Despite the temptations, I’ve consciously tried to avoid engaging in personal critiques or fanning the factional flames in public forums that can potentially weaken our union. But as the beginning of the 2010-2011 academic year approaches–a contract negotiation year to boot–I think it’s necessary for “new ideas” and “criticisms” to be accompanied by a willingness to do the work to either make those ideas concrete or correct problems.  Maybe this is just too much to ask for.  We shall see.

Anyway, I’ve got more to say on a couple of other things, but I’ll do so in separate posts so as not to extend this already-too-long post further.

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Hey all.  Once again I am bringing you my notes from our local Meet and Discuss on Tuesday, May 4th.  And, once again, I will issue the disclaimer that these are not the “official minutes.”  These are notes that I took at the meeting and then revised.

Here’s a quick look at a few of the most significant issues discussed:

  • The Administration announced that it was eliminating the Department of Advisement
  • The Administration announced that it was placing into moratorium the BA in Theater and the minors in Musical Theater and Theater.
  • The Administration announced that it was placing into moratorium the RN to BSN in Nursing as well as the MSN in Nursing
  • The Administration announced that Dance classes will no longer be taught beginning fall 2010
  • No final decision has been made about the Department of Academic Enrichment, Electronic Media, or Philosophy.  These departments remain under review
  • The Administration is currently reviewing ALL release time.  This includes release time for directing programs such as the Women’s Center, the LBGTQ Center/Allies, and the Center for the Enhancement of Teaching.  We were told, however, that the Director for Honors is safe for next year at least

Certainly cannot call these “highlights.”  It was a very grave meeting for the most part.  I’ll leave things there.  To check out my complete notes, follow the link below.

Meet and Discuss Notes May 4 2010

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As if we don’t have enough on our plate as it is.  President Cevallos is pursuing retrenchment, while remaining committed to funding the College of Business’s AACSB accreditation aspirations.  Or, should I say, President Cevallos’s aspirations for the College of Business. President Cevallos’s choice to continue to pursue AACSB accreditation in light of the current “fiscal crisis” raises questions about the administration’s budget figures on the one hand and President Cevallos’s judgement on the other.

That is, by some estimates Kutztown may be looking at $2.5 million annual incremental cost of pursuing accreditation.  It is rumored (although I have not been able to solidly confirm) that the new strategic plan for AACSB accreditation (which was due to AACSB on April 15th) includes a reduced teaching load for Department of Business Administration faculty as well as continued incentives for research.  APSCUF-KU has requested a copy of the strategic plan, which the administration must provide under Article 29 since Cevallos announced his intention to pursue retrenchment.  In my department, several temporary faculty members have lost their jobs because of Cevallos’s claim that the university is in fiscal crisis (despite KU’s Aa3 bond rating).   In light of this “fiscal crisis” the choice to devote upwards of $2.5 million annually to AACSB accreditation does not make sense.  Unless, of course, the administration’s “fiscal crisis” claims are smoke and mirrors.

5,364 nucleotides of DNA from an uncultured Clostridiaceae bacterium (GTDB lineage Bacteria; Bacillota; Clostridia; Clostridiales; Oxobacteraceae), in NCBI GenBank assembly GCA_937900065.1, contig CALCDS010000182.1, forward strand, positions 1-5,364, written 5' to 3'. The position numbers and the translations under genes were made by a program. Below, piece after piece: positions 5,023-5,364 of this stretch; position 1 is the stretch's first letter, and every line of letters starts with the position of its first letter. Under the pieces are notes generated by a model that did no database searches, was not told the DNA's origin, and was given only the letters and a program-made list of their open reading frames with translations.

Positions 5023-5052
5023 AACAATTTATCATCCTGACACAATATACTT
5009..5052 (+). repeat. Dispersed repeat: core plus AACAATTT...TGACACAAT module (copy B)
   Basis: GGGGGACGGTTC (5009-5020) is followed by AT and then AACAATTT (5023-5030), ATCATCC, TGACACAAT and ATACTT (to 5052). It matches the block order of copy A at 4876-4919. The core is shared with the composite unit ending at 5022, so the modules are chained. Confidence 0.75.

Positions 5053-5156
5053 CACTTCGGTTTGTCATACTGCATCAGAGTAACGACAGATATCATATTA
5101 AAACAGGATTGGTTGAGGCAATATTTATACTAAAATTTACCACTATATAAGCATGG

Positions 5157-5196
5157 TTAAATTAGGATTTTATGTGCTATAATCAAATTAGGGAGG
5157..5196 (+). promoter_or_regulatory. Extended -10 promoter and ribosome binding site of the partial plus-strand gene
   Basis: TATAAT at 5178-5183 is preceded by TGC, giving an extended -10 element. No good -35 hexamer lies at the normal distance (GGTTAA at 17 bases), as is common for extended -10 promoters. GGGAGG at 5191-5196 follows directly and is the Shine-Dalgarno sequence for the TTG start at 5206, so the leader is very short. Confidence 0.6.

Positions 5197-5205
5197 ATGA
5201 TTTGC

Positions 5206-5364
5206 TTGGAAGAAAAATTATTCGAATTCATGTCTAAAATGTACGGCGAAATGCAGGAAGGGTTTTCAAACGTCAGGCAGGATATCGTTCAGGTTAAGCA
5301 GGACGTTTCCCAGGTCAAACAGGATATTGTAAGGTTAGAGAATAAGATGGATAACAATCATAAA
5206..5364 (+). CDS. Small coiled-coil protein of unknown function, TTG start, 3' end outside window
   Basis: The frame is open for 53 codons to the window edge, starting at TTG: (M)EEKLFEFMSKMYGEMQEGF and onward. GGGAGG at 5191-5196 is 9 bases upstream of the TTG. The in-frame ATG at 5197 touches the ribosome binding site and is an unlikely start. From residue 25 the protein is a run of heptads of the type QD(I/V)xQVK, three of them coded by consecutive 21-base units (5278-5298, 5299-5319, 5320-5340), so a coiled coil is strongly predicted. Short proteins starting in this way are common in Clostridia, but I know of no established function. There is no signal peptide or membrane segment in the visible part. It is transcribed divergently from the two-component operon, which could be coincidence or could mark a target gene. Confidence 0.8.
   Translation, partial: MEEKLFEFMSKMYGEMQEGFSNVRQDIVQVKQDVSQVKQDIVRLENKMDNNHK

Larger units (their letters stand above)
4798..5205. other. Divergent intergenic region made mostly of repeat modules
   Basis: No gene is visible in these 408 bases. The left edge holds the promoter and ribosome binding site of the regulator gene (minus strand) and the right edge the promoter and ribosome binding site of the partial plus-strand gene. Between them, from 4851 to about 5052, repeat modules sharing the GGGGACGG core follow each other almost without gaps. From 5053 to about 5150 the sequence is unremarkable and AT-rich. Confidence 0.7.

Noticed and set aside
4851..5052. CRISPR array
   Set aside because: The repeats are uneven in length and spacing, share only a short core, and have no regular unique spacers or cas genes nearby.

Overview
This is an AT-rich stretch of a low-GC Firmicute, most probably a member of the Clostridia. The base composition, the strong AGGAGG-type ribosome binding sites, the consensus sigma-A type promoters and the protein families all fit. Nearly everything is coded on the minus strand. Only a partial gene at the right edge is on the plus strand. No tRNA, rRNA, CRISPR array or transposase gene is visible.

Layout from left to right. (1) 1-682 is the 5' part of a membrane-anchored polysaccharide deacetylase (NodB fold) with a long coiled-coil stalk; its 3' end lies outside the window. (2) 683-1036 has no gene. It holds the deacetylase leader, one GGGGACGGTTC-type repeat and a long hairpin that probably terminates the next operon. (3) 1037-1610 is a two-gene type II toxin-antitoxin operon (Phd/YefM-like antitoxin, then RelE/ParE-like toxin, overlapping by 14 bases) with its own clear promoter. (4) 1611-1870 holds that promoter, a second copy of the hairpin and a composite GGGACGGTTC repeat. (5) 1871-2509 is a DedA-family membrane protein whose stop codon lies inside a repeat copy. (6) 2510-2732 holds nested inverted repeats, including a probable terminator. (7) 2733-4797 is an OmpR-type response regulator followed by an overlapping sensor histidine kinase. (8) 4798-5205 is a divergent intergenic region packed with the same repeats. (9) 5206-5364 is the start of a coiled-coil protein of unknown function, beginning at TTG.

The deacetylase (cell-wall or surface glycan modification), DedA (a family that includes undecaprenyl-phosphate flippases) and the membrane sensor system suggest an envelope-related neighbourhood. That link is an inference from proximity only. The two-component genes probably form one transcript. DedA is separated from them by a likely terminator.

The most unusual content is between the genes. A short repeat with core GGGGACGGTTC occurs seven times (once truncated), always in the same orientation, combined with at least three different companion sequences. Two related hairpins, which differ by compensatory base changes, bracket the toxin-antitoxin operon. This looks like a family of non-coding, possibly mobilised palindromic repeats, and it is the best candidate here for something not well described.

But (oh, that’s right), Cevallos “had no choice” in the matter.  He’s simply following orders.

That might have flown in “better” fiscal times, but not now.  In fact, we just found out that other PASSHE universities have completely reversed course on AACSB accreditation given a) PASSHE’s claims of a budget crisis; and, b) the Chancellor’s statements that AACSB accreditation is no longer mandated by that office.  Interested?  Here’s what we have so far:

  • Slippery Rock has officially pulled out of the AACSB accreditation process.  This is especially significant for Kutztown since President Cevallos has repeatedly used Slippery Rock as a model for AACSB accreditation and their move to create a Professional Studies department.  Slippery Rock will instead pursue ACBSP accreditation–for the same reasons for which Kutztown faculty argued: ACBSP has a central focus on teaching supported with quality research.
  • California appears to have stopped all activity related to AACSB accreditation.
  • Millersville also appears have stopped searches related to AACSB accreditation and it is rumored, not yet confirmed, that they have also stopped all activity related to AACSB accreditation.

Let me be clear: this does not mean that all other PASSHE universities have callled off AACSB accreditation.  Edinboro, for example, is still in active pursuit of AACSB.  However, given Kutztown’s supposed fiscal crisis, I think it’s time that President Cevallos get on the horn with his colleagues across the state system and make a case to KU’s Council of Trustees that AACSB accreditation is not a fiscally or academically responsible option at this point in time.

Or, he can do nothing and await the flood of grievances.

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One of the most frustrating aspects of the recent College of Business, AACSB roller coaster has been some of the claims and statements made by KU President Cevallos.  Some of these claims were made in his email to College of Business faculty, others were made at public meetings. It’s not that he is simply making false claims.  False claims are easy to deal with.  What he is doing is using partial truths and spinning them in ways meant to minimize his agency, accountability, or leadership.  I want to run through a few of these claims here.  Ideally, I can do this all in one post…however, I am sitting in the waiting room at the Scion car dealer as my car gets it’s 10,000 mile (actually, 11,700 mile) service.  So, I’ll take it one post at a time: